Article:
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Road Tattoo Honors Soldiers And Their Children

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Volunteers worked from early in the morning to late in the evening this weekend to help paint Steed Taylor's 'road tattoo,' a public art tribute to the area's fallen soldiers.
Jessica Gould
Volunteers worked from early in the morning to late in the evening this weekend to help paint Steed Taylor's 'road tattoo,' a public art tribute to the area's fallen soldiers.

By Jessica Gould

An artist and a group of volunteers braved the heat this weekend to pay tribute to the area’s fallen soldiers with a new public art project.

When Hannah Lewis talks to her grandchildren, she tells them how much their father loved serving his country.

"He was honored to be a soldier. He was proud. The proudest I’ve ever seen him in his life," says Lewis.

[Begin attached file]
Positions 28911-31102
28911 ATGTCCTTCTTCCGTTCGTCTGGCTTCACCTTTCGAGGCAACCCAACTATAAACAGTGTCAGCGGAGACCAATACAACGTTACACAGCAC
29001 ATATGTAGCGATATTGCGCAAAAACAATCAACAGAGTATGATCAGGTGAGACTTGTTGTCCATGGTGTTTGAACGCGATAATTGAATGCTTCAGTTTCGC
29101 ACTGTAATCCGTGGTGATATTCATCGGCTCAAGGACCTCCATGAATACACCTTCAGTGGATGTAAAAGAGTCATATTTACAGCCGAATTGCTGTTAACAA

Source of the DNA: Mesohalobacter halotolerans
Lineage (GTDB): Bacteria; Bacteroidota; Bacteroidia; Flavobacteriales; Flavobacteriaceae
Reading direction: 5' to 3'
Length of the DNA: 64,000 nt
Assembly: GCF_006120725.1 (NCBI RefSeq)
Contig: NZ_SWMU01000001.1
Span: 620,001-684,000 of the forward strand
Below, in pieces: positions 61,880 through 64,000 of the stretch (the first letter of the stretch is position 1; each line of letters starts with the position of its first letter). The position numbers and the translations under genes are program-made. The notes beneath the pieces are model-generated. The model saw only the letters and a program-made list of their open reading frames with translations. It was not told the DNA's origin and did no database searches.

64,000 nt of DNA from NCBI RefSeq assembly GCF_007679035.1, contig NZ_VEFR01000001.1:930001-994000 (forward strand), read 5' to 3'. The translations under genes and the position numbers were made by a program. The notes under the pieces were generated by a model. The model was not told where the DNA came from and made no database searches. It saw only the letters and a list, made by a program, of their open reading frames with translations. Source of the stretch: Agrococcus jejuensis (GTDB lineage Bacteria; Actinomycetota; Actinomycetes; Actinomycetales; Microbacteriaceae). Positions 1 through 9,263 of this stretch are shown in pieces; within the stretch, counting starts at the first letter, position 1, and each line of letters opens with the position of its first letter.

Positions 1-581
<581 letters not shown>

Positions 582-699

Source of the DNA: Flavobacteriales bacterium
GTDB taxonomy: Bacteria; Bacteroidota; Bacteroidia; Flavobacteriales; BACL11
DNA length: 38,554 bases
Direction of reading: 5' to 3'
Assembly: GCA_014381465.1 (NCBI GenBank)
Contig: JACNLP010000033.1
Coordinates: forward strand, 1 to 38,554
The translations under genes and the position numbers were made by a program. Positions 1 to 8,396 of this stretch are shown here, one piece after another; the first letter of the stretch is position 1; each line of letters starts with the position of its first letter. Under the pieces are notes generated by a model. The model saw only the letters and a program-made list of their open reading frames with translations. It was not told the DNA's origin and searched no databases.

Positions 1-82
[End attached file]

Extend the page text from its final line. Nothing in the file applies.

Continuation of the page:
Lewis’s son Darrell was killed three years ago in Afghanistan. But she says his legacy lives on, in the children he left behind. And in a new road tattoo on the 800 block of Vermont Avenue in Northwest, D.C. Tattoo artist Steed Taylor explains.

"What is a road tattoo? A lot of people ask me that," says Taylor. "If you think of how people mark their bodies to memorialize and commemorate something, it’s using the road the same way."

The public art project features a large Celtic knot and includes the names of the soldiers’ children. Lewis says it’s a fitting tribute.

"Because sometimes we feel that once they die, people go away," she says. "And it’s so important to remember those who have given their lives for myself and others to be free."

Artist Taylor says he’s painted between 30 and 40 road tattoos across the country.

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